Database Programming :: Lessons :: Database Management Systems
A database is a collection of related data. That data can contain information that can be helpful in a variety of situations. Most major computer applications utilize databases to store information as databases are much better at scaling than a text file or spreadsheet.
Databases can be organized into tables that contain columns known as fields and rows called records. Watch the video below for more details about databases.
A database management system, or DBMS, is a program that allows users to more easily create and maintain databases. A DBMS should allow the user to define, construct, manipulating, and share a database.
Defining a database means specifying the data types of its fields, the structure of the tables in the database, and the constraints, or limits, placed on the data allowed in the database.
Constructing a database is the process of storing the data. This is typically handled by the DBMS so the user does not need to worry about where or how the data is stored.
Manipulating a database can involve data retrieval as well as data updates.
Sharing a database allows multiple users to access the database at the same time. The DBMS will handle any conflicts that arise from multiple user updating information at the same time.
The main characteristics of a DBMS are the following:
- Self-describing nature of a database system.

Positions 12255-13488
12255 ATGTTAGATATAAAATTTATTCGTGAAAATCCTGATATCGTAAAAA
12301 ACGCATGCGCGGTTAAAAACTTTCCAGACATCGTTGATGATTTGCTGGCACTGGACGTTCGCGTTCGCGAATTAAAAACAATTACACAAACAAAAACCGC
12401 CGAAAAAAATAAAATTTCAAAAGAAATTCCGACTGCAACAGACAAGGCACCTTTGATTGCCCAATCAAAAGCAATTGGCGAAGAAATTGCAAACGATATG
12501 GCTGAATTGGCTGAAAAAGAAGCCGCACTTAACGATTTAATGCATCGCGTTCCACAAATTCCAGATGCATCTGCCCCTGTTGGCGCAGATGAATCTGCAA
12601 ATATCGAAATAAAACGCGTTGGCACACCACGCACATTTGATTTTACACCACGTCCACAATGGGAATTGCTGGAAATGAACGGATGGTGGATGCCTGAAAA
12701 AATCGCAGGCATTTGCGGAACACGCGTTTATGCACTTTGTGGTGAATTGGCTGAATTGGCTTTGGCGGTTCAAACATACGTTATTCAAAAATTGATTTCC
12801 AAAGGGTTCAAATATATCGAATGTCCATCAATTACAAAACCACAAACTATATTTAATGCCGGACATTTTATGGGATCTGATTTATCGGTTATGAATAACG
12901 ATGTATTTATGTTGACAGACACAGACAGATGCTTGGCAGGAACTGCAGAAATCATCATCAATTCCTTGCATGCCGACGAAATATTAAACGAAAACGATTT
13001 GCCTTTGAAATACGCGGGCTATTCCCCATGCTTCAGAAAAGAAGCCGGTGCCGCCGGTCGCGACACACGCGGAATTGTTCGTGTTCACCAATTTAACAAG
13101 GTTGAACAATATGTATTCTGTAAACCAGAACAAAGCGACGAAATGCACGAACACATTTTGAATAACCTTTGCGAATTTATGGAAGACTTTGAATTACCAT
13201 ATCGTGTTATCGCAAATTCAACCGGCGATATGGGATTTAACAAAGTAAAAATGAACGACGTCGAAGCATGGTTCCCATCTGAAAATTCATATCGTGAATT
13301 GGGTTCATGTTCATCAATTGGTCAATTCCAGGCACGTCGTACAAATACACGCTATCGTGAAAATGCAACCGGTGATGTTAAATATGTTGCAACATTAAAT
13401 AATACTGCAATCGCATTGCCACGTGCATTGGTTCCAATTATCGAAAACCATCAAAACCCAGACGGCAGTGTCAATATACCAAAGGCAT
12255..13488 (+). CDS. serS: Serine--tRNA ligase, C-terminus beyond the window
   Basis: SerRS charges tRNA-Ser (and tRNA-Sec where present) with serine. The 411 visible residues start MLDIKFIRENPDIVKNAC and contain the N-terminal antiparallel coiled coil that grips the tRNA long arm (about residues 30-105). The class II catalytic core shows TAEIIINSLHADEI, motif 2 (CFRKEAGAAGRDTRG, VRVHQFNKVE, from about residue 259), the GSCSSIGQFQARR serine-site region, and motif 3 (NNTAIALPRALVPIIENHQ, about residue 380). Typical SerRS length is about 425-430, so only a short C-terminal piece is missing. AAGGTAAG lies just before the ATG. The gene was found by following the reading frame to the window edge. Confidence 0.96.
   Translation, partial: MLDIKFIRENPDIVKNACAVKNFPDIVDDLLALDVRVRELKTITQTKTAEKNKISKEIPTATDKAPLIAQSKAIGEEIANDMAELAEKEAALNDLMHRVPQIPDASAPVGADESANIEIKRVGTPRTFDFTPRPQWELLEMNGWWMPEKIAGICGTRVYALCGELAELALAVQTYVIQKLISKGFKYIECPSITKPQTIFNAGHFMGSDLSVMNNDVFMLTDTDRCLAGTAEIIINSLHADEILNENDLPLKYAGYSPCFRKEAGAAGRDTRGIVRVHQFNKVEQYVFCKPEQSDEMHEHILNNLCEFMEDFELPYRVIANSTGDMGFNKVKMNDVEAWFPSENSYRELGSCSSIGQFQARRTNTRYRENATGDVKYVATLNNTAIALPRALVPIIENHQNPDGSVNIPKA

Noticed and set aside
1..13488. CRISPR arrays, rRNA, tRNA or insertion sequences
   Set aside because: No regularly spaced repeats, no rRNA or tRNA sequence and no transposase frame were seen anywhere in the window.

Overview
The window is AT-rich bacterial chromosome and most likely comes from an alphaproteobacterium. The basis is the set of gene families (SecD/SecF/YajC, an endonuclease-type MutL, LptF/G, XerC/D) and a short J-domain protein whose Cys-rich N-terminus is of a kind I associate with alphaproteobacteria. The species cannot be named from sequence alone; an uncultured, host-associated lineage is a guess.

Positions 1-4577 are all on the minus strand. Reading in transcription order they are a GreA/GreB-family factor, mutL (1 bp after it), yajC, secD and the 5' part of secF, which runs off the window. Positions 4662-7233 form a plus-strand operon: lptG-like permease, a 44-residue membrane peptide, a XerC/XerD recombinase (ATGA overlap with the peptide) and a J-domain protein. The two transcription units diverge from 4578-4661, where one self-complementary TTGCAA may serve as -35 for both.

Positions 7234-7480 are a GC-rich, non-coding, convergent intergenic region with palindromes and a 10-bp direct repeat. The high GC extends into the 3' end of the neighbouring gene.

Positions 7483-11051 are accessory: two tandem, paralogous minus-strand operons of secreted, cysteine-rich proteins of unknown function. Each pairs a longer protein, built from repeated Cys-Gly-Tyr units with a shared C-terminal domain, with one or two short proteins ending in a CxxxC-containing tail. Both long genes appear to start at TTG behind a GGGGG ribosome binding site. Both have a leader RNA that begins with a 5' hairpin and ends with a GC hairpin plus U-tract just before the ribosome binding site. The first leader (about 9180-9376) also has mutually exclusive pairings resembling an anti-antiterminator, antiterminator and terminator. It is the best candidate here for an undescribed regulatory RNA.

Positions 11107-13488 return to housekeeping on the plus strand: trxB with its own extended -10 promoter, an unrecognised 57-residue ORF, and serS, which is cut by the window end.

- Insulation between programs and data.
- Multiple possible views of the data.
- Data sharing capabilities.
- Multiple user support.
While the above characteristics are the most essential, the following characteristics are also capabilities of a DBMS:
- Support for a data model that allows the user to view the data.
- Support for high-level languages that allow the user to define, access, and manipulate data.
- Transaction management that provides the capability for concurrent access to the database by multiple users.
- Access control that provides the ability to limit user access to certain actions or elements of the database.
- The ability to recover from system failures without losing data.
An instance of a database is the current contents of that database, or the state of the database. Alternatively, a schema is a plan for a database.
An example of a schema would be "Captain Name," "Ship Name," and "Birthday" while an example of an instance of that schema would be "James T. Kirk," "USS Enterprise," and "2233-03-22."
Data independence means the physical schema can be changed without changing the logical schema and vice a versa. The physical level is the actual data that resides in storage somewhere while the logical level is the data explained using a data model such as the relational data model.
A data control language (DCL) is used to grant access to specific commands. For example, a user may be able to view data, but not manipulate that data.
A data definition language (DDL) is used to dictate the schema of a database.
A data manipulation language (DML) is used to select, insert, delete, and update data in a database. The video below is a more detailed explanation of the differences among the three data language command types.
Some of the advantages of a database include the following:
- Controlled redundancy
- Less inconsistency
- Shared access to data
- Easier integrity maintenance
- Backup and recovery
Some of the disadvantages of a database include the following:
- More complex concurrency control
- More complex centralized access control
- Security necessary to allow sharing of data
- Necessary redundancies cause more complex updates